Shoyo Sato,

Kris Snibbe/Harvard Staff Photographer

Campus & Community

Shoyo Sato’s curious comeback

4 min read

Early Ph.D. project fell apart, but his scientific drive never failed

This story is part of a series of graduate profiles ahead of Commencement.

Shoyo Sato had a clear idea of his research focus — the social lives of spiders — when he embarked on Ph.D. studies in evolutionary biology. But before long, thanks to the pandemic and other forces beyond his control, the foundation of his project began to crumble.

Then it collapsed.

“In the middle of his Ph.D., he had to completely reconfigure his research,” said Gonzalo Giribet, Sato’s faculty adviser and a biology professor at Harvard. “He’s gone through the most difficulties of any grad students I have ever had.”

Sato persisted, shifting to a new organism — the velvet worm — that he’d briefly worked with when he started in Giribet’s lab. And now, ahead of graduation from the Harvard Kenneth C. Griffin Graduate School of Arts and Sciences, he looks back on the experience as the best thing that could’ve happened.

“This path is better,” Sato said. After starting over, “I just felt relieved. I was way more happy.”

“In the middle of his Ph.D., he had to completely reconfigure his research.”

Gonzalo Giribet, Shoyo Sato’s faculty adviser

Born in Japan and raised in Cambridge, Sato has spent a lot of time around animals that make other people reach for the swatter. From his father, a professional fly tyer, he gained an appreciation for the delicate details of insect life. As a boy, he made weekly visits to the Harvard libraries and the Harvard Museum of Natural History, where he started volunteering at age 12 and soon became known as  “the Bug Guy” — people would stop him in the Square and ask if he was the one who brought out all those live specimens at the museum.

“I was just this know-it-all kid,” Sato said with a laugh. In time, as he attempted to really, deeply connect with people and get them excited about insects, his style changed. “[I started] not just spewing information but trying to get people to look at things more closely.”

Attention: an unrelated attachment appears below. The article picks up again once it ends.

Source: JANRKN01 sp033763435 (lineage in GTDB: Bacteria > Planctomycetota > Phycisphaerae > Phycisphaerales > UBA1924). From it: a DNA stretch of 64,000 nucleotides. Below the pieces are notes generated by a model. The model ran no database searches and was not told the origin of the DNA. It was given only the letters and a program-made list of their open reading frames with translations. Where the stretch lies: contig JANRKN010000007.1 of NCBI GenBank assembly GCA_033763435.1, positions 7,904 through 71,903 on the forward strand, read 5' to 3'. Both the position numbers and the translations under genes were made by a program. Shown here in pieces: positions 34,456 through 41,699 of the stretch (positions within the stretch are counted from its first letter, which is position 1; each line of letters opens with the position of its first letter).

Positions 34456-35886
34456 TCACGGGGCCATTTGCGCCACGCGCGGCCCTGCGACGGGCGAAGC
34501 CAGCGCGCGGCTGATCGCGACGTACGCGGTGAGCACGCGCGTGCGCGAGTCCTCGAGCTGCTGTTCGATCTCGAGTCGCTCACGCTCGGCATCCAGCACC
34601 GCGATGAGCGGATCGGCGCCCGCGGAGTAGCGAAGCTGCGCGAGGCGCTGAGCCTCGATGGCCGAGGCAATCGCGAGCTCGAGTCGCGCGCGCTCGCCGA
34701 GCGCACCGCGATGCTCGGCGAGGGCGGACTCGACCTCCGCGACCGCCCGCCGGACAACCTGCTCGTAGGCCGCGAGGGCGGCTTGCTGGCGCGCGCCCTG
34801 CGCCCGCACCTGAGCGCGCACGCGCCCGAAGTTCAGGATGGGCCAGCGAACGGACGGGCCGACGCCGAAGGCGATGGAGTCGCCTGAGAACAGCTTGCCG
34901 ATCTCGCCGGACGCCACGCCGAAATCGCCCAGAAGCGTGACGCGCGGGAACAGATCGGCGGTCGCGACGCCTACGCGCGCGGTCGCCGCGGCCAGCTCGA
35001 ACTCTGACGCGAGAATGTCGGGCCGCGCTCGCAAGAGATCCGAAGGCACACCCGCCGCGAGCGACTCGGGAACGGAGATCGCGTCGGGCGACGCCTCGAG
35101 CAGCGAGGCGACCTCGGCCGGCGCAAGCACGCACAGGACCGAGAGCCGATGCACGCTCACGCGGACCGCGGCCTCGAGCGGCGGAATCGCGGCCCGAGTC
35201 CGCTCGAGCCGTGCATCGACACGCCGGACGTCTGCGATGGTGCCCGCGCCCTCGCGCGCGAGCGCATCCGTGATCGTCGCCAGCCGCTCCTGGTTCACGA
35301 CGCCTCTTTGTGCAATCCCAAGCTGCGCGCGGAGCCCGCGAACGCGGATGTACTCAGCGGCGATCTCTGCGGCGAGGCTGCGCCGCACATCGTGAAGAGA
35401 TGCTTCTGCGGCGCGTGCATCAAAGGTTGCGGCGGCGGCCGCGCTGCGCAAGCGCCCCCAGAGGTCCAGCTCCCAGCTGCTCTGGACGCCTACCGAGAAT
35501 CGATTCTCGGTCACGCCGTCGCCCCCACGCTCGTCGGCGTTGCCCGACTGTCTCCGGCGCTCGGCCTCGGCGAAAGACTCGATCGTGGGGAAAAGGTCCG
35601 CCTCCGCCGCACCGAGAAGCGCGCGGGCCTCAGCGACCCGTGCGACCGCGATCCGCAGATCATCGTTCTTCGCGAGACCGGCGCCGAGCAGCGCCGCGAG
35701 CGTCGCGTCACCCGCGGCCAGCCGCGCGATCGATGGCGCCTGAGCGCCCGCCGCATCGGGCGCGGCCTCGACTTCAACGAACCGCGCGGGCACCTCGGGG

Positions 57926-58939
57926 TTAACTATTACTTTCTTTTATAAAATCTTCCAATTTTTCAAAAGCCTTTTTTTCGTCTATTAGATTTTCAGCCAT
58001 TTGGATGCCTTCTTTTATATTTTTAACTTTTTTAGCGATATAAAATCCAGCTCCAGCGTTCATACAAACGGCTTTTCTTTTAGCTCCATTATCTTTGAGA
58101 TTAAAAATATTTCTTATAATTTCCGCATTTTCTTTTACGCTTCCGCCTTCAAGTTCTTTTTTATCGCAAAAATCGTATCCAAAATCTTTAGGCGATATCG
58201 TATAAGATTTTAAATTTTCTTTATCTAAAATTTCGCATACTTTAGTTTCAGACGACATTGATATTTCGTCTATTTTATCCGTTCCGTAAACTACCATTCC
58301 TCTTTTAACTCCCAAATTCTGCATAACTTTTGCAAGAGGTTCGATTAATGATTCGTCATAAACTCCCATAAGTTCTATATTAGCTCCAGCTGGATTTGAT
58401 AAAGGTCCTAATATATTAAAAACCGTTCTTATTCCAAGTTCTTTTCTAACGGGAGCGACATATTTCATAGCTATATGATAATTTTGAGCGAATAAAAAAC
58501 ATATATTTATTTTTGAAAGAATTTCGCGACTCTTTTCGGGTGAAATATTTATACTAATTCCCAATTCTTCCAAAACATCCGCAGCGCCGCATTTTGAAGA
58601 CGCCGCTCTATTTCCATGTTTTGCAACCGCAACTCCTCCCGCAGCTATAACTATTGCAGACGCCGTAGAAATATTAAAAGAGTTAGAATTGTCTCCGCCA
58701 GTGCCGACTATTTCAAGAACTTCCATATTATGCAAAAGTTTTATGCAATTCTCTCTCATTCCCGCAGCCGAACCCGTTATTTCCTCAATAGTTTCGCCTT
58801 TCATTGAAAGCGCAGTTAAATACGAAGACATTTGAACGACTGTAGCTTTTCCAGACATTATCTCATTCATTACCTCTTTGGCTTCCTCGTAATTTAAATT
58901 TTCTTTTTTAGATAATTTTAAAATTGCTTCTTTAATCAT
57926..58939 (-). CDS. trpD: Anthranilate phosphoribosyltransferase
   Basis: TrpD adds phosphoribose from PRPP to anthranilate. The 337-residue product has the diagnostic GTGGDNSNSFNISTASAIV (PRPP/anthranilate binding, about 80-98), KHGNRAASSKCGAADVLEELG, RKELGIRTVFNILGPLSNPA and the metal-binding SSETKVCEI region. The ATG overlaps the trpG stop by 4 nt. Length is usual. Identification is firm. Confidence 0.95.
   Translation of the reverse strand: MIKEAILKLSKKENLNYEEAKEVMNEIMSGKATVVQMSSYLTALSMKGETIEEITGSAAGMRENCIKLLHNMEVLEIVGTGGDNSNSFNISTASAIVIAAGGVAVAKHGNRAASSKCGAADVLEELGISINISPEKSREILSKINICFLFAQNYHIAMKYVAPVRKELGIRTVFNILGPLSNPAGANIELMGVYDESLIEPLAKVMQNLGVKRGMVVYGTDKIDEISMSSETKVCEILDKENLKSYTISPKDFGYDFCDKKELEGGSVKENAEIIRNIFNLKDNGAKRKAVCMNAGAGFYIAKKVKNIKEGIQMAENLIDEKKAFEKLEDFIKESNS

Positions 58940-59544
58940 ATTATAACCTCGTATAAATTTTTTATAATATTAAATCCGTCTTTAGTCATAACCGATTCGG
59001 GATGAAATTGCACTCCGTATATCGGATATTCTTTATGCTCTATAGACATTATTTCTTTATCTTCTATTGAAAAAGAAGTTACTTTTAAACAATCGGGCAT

One day, during a visit to Harvard’s zoological library, Sato lingered over an up-close image of two velvet worms in an old encyclopedia, struck by how beautiful they were. When he first saw a live one, years later, he almost cried. “I think they’re cute,” he said. He’s not alone in this observation. The worms look so much like the beloved CatBus from the animated film “My Neighbor Totoro” that one species is even named in honor of the character.

But they’re not just cute. In the scientific community, most people agree that velvet worms, onychophoran, are pretty weird, evolutionarily speaking. Species range in length from 1 to 15 centimeters. Their nub legs end with a little hook. Some of them lay eggs; others have live births. One fascinating feature is that they shoot sticky slime from their faces to hunt or defend themselves, stopping prey in their tracks so they can mosey up for a meal — or, in the case of a predator, avoid becoming the meal themselves.

As part of his thesis, Sato published the first genome for the worms. This is an important step in understanding the evolution of arthropods, one of the most diverse animal groups on the planet. But Sato’s love for the work — and the worms — is as much about basic human curiosity as it is about scientific achievement.

“Why do we study art? Or why do we look into space?” he said. “It’s exploration; we find these things interesting, so we want to research them.”

The young researcher has created an impressive foundation for studying velvet worms indefinitely, according to Giribet. Perhaps he will, but for now, Sato is focused on his next step: a postdoc at the University of Copenhagen. Whatever his longer-term future holds, he hopes it includes teaching, ideally undergraduates. One of the things he’ll miss most about Harvard is the opportunity to work with students in the field, bringing nature into the classroom and the classroom into nature.

“Those have been some of my favorite experiences,” Sato said. “I like going outside of the classroom, where I’m not just a lecturer. … Being able to show [students] these things that they read about in textbooks in real life has been super rewarding.”

Working with Sato has been no less rewarding for Giribet. Even as he looks forward to seeing how his student will use his gifts to teach the next generation, he is sorry to see him go.

“His personality has made the lab a really happy place for everyone,” he said. “We’re all saying we’re going to miss Shoyo very much.”